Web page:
Mars once had water warm enough to sustain life
2012 11 19
By George Dvorsky | io9.com
We know that Mars once had lots of water, considered a prerequisite for habitability. What hasn’t been known, however, is just how friendly — or unfriendly — this water might have been to life, as the temperature and chemical conditions of ancient Martian water has remained a complete mystery.
But as a new analysis of Martian meteorites has revealed water temperatures on the Red Planet once ranged between 50°C to 150°C (122°F to 302°F) — temperatures that we know are most certainly hospitable to microbial life.
Biologists who study extremophiles on Earth have discovered many microorganisms that can survive and thrive in some of the most extreme environments. As an example, microbes have been found in the volcanic thermal springs at Yellowstone Park — water sources that, as we now know, are comparable in temperature to what was once found on Mars.
To make this determination, John Bridges from the University of Leicester Space Research Centre, took a closer look at a special class of Martian meteorites found only in impact craters. Called nakhlites, these rocks are characterized by an intricate series of small veins which are filled with minerals formed by the action of water near the surface of a planet.
By using an electron microscope and a transmission electron microscope, Bridges and his colleagues studied the peculiar alterations found in eight different samples. They discovered that the first mineral to grow along the walls of the vein was iron carbonate, which would have been formed by carbon dioxide-rich water at around 150°C. Then, after cooling to about 50°C, it formed clay minerals, followed by an amorphous phase that gave it the same composition as clay.
Fascinatingly, microbes use these exact reactions during mineral formation to gain energy and elements required for their survival.
"The mineralogical details we see tell us that there had been high carbon dioxide pressure in the veins to form the carbonates," noted Bridges through the official release. "Conditions then changed to less carbon dioxide in the fluid and clay minerals formed. We have a good understanding of the conditions minerals form in but to get to the details, chemical models are needed."
And indeed, subsequent analysis by Susanne Schwenzer, Postdoctoral Research Associate in the Department of Physical Sciences at The Open University, confirmed that this order-of-operations in mineral formation was what truly happened. As a result, Bridges and Schwenzer were able to predict water conditions on Mars. At first, the water was around 150°C and contained a lot of CO2 (forming the carbonates), and then cooled to about 50°C (thus forming the clays).
Interestingly, the driving force responsible for heating the water would have likely been asteroid impacts on the surface. Given just how pockmarked the planet is, there’s a good chance that Mars once featured many of these warm reservoirs.
The entire study can be found at Earth and Planetary Science Letters.
Article from: io9.com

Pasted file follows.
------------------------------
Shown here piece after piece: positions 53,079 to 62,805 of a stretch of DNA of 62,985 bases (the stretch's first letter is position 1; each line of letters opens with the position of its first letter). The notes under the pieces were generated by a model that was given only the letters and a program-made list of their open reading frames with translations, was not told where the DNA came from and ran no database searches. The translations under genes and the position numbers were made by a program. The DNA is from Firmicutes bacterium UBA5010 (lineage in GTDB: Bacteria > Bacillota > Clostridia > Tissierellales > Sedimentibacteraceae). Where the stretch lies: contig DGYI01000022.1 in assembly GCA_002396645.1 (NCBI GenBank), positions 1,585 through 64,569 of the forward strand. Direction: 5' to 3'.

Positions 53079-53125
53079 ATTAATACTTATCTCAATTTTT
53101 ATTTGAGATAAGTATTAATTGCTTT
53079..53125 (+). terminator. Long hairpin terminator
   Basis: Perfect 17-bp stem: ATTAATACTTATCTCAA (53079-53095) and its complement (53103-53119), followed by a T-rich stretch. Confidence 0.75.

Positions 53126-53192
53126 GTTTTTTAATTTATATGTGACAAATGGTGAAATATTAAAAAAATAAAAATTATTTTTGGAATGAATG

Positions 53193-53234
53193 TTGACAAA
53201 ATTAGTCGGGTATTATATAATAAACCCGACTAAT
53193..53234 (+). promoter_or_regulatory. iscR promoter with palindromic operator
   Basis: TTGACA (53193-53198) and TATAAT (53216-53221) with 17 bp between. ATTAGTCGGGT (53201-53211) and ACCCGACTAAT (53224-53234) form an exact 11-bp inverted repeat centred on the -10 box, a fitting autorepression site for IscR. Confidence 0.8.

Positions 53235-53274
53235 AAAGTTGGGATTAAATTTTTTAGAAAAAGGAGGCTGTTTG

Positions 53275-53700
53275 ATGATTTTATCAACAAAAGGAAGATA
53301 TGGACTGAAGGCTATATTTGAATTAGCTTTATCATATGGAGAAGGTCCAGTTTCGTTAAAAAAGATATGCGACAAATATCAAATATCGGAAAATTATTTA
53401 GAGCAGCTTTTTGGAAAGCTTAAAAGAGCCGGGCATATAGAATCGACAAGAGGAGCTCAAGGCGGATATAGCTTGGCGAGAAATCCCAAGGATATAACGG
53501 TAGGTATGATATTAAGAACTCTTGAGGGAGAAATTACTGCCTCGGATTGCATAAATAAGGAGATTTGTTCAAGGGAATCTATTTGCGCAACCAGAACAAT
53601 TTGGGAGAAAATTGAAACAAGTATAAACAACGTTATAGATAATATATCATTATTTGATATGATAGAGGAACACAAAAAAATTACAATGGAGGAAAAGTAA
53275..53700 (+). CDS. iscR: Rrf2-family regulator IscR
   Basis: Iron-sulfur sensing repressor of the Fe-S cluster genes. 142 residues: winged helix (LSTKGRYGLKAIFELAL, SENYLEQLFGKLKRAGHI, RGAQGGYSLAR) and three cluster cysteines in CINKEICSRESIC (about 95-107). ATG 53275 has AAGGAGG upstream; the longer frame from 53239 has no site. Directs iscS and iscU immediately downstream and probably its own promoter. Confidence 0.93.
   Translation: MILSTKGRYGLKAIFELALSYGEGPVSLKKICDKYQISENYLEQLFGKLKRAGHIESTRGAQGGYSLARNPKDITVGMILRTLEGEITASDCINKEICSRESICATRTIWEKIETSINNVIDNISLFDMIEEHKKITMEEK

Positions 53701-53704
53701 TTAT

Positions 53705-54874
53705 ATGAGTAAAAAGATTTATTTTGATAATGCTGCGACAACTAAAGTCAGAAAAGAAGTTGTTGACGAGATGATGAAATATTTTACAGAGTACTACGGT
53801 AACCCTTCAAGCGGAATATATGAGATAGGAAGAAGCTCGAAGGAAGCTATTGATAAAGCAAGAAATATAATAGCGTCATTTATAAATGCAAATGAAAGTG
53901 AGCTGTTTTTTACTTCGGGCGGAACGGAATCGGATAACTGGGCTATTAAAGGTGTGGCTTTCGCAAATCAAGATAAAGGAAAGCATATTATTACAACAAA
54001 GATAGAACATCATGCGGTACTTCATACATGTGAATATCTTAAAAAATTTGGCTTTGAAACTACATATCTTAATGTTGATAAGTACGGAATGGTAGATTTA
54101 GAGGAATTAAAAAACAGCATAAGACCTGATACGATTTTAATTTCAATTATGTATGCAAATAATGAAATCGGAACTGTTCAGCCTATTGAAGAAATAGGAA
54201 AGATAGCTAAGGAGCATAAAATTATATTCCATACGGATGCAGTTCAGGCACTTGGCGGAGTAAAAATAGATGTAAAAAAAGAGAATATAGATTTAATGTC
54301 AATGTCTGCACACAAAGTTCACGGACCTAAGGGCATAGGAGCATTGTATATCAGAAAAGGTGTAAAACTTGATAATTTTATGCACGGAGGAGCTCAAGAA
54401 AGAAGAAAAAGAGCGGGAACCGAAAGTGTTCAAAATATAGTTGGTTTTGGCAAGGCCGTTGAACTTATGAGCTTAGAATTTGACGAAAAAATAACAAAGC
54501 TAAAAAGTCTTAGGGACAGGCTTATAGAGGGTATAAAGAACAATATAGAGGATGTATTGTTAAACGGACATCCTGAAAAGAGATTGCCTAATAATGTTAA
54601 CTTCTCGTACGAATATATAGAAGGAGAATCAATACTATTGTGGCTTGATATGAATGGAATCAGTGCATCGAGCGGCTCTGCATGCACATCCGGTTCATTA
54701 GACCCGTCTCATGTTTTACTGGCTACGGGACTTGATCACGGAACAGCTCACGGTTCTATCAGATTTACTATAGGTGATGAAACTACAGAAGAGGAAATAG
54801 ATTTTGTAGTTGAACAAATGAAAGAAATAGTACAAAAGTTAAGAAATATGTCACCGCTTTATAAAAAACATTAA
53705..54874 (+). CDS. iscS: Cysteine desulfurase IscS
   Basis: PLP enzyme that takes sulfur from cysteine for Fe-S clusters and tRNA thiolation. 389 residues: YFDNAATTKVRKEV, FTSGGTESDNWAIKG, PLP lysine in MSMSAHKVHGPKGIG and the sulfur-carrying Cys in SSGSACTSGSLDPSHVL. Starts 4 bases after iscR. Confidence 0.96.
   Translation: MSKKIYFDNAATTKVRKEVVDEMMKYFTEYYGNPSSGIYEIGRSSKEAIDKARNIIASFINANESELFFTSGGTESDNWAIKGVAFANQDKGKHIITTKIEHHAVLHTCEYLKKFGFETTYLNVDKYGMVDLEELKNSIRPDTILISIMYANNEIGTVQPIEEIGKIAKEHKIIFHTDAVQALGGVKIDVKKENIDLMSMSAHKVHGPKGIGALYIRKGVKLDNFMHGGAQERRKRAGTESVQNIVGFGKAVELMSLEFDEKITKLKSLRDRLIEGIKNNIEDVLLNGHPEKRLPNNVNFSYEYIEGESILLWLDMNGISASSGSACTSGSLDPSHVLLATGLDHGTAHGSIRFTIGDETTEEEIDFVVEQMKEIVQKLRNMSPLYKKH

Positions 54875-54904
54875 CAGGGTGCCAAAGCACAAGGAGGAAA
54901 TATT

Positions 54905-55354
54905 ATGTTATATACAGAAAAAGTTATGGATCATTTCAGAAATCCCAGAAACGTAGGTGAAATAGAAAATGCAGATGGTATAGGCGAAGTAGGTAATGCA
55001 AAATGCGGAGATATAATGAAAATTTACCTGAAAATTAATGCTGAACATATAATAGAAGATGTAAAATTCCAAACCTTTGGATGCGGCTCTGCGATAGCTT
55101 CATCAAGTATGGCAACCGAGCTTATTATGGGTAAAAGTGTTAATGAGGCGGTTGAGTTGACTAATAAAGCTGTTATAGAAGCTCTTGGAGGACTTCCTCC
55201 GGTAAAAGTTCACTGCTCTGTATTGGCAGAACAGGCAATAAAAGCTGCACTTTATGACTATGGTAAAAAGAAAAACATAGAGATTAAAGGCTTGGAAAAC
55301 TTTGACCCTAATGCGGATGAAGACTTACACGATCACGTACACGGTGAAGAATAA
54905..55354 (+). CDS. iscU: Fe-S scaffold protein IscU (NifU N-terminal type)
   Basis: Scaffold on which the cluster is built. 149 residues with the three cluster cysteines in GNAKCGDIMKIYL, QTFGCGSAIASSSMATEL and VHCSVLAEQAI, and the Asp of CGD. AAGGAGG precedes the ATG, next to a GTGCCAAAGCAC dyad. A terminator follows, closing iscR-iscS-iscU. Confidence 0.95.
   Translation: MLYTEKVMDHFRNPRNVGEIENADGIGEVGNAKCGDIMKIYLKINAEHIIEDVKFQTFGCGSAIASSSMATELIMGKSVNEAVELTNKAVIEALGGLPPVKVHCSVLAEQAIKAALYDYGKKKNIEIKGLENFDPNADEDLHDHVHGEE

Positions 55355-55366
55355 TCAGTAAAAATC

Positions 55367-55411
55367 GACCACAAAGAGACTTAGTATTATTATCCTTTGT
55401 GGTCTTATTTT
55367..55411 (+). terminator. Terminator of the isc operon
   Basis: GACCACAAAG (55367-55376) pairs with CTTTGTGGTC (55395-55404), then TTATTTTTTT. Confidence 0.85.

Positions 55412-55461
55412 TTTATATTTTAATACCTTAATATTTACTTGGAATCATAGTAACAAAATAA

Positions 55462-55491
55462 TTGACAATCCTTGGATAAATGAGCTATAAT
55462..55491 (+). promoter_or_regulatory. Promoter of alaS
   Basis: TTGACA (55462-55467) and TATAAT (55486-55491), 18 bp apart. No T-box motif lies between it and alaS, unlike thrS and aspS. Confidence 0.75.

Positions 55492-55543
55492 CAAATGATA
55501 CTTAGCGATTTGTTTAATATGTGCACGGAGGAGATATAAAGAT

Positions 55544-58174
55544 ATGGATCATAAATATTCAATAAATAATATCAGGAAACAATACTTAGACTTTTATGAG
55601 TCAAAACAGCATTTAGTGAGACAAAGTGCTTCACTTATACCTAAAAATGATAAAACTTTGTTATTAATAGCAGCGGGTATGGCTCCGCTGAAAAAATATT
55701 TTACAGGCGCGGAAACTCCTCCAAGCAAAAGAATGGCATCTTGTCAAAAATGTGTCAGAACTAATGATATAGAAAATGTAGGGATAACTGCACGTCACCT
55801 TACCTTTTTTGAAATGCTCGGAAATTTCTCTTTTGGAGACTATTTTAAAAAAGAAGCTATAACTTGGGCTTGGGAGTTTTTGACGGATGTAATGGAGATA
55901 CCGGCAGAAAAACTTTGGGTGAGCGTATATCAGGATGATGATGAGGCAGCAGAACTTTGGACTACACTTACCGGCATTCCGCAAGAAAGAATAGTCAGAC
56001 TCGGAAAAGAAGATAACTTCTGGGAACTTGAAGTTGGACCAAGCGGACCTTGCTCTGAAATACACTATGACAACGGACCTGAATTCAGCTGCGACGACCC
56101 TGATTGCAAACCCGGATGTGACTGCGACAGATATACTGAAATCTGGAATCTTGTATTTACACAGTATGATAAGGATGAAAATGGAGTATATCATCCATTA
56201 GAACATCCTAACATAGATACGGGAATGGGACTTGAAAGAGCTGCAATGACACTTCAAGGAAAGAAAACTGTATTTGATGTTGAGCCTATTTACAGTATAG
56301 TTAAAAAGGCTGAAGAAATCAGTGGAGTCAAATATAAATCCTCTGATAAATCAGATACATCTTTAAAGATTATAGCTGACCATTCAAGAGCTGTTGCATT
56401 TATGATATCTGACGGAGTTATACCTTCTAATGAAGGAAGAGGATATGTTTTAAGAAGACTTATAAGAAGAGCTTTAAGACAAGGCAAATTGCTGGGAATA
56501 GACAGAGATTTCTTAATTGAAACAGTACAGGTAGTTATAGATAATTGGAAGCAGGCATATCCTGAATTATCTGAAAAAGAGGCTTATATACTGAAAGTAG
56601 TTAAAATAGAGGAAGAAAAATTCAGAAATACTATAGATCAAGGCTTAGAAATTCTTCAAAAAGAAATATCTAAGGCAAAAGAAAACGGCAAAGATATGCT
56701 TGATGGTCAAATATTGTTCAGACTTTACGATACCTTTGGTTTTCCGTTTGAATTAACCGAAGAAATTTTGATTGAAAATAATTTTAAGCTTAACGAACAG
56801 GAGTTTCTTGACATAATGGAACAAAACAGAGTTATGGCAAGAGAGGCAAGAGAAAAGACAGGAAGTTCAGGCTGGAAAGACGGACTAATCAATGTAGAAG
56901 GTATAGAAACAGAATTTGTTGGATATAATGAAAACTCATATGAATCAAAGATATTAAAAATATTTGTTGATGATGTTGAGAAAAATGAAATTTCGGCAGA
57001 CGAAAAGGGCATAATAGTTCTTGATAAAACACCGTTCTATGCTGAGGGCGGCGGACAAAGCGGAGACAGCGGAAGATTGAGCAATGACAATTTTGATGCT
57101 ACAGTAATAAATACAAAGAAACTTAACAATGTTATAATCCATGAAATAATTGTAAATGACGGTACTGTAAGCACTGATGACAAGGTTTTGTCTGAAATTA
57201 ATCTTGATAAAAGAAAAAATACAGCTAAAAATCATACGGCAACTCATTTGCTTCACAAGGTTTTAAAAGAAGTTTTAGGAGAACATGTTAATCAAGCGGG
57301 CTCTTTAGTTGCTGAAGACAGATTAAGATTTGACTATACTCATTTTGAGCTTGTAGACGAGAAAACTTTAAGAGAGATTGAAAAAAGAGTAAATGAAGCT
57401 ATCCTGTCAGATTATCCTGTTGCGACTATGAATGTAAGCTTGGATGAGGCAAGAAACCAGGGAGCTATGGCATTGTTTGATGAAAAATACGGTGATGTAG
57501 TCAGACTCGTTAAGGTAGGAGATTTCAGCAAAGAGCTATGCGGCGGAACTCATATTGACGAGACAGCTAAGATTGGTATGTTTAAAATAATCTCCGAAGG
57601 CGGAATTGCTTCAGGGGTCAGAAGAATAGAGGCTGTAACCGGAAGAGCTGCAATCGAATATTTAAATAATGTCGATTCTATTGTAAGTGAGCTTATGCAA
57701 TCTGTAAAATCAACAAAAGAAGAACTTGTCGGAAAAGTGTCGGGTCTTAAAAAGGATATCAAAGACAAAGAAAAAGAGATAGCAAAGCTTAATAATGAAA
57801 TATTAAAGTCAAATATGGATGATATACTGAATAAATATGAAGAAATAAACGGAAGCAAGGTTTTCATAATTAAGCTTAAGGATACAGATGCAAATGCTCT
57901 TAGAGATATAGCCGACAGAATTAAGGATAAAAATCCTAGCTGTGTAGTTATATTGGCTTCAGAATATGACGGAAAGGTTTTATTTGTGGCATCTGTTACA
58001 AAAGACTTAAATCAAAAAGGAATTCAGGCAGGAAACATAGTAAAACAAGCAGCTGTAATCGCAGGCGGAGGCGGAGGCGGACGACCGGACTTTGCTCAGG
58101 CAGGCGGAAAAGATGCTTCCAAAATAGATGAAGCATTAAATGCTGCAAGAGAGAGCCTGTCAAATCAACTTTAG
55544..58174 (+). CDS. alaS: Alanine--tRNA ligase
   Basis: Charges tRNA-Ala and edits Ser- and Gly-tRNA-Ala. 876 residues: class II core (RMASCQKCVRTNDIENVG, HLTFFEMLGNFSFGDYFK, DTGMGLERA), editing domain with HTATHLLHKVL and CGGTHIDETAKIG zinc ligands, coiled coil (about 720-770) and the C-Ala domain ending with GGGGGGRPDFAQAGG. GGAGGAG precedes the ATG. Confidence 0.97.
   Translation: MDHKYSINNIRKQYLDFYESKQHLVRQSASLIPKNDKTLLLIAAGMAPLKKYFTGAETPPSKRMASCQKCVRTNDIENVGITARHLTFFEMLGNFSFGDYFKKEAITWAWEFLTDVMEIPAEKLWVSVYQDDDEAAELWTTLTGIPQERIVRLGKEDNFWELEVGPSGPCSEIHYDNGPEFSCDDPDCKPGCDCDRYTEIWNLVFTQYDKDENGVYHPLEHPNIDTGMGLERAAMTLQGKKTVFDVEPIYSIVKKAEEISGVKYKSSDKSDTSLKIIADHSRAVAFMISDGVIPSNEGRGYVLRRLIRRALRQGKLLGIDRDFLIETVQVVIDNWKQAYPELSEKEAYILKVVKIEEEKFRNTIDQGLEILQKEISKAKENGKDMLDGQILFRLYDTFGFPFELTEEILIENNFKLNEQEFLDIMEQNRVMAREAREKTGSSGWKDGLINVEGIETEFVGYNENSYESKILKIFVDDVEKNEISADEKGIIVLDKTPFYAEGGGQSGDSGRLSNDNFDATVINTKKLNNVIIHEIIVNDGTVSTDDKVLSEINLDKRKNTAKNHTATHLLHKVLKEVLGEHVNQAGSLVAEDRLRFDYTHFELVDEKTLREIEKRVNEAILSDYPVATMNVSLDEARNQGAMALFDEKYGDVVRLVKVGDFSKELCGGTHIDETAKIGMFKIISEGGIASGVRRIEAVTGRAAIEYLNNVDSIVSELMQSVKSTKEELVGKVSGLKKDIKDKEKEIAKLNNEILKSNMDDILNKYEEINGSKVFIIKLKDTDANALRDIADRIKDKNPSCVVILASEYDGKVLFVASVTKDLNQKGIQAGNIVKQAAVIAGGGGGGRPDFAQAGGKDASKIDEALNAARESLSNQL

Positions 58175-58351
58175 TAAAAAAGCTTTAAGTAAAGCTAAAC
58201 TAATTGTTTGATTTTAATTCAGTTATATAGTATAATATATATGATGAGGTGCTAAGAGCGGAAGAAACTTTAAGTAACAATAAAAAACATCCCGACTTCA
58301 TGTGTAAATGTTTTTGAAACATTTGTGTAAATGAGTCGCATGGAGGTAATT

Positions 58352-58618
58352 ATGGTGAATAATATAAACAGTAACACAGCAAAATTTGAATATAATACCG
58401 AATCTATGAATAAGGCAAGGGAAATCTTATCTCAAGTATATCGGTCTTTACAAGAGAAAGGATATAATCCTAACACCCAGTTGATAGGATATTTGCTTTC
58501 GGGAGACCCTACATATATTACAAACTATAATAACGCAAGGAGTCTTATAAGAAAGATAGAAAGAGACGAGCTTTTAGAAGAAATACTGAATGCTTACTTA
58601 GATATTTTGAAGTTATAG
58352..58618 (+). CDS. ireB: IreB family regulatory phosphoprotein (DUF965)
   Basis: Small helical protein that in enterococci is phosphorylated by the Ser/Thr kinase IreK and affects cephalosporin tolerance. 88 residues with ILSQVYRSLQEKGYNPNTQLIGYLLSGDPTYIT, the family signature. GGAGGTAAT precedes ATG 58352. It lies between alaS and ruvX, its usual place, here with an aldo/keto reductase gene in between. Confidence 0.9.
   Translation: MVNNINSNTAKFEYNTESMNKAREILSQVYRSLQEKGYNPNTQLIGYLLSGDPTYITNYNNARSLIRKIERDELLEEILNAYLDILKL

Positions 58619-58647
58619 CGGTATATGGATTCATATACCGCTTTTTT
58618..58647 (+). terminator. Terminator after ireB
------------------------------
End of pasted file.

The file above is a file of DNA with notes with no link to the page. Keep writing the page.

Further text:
Spidery black objects on Mars surface raise speculation
Weather On Mars Surprisingly Warm, Curiosity Rover Finds
Mars rover Curiosity finds signs of ancient stream
Mystery Spheres on Mars Baffle Scientists
Latest News from our Front Page
NATO increases military presence on Russia’s borders
The Pentagon has confirmed the military buildup along Russia’s borders to ensure long-term “peace and stability” in the region.
Earlier Moscow accused NATO of a sharp increase in air activity and intelligence flights in the border zone.
Replying to RIA Novosti’s query on the increased number of NATO flights around Russia’s borders, a Pentagon representative told the news agency that the military ...
US-Cuba ties thaw, White House open to Castro visit
A US visit by Cuban President Raul Castro is a possibility, the White House said, a day after he and US President Barack Obama announced a historic bilateral rapprochement.
With developments proceeding apace, a high-level US diplomat, Assistant Secretary of State Roberta Jacobson, revealed she will travel to Havana in late January for the first direct talks to "begin the process ...
Scientists Find Evidence of Viking Presence in Arctic Canada
A small stone artifact recovered from a Paleo-Eskimo site on Baffin Island is important evidence of a Viking presence in Arctic Canada around 1000 CE, says a team of scientists led by Dr Patricia Sutherland of the University of Aberdeen, Scotland.
The ancient site, called Nanook, was first discovered in the 1960s by Dr Moreau Maxwell of Michigan State University.
Three views ...
Washed up Viking anchors leads to project digging up the ‘Spanish Vikings’
The fearsome reputation of the Vikings has made them the subject of countless exhibitions, books and films – however, surprisingly little is known about their more southerly exploits in Spain.
No comprehensive archaeological study of Viking sites in Spain has ever been carried out and now a University of Aberdeen researcher plans to dig up the ‘Spanish Vikings’ for the first ...
Pentagon launching missile defense blimps to patrol East Coast
The US Army is set to begin testing its blimp-like surveillance airships, designed to help the military detect and destroy cruise missiles from attacking the nation’s capital and other East Coast cities.
The blimps at the center of the tests in Maryland are unmanned, 80-yard long, helium-filled aircraft that can float up to 10,000 feet in the air. At that height ...
|More News » |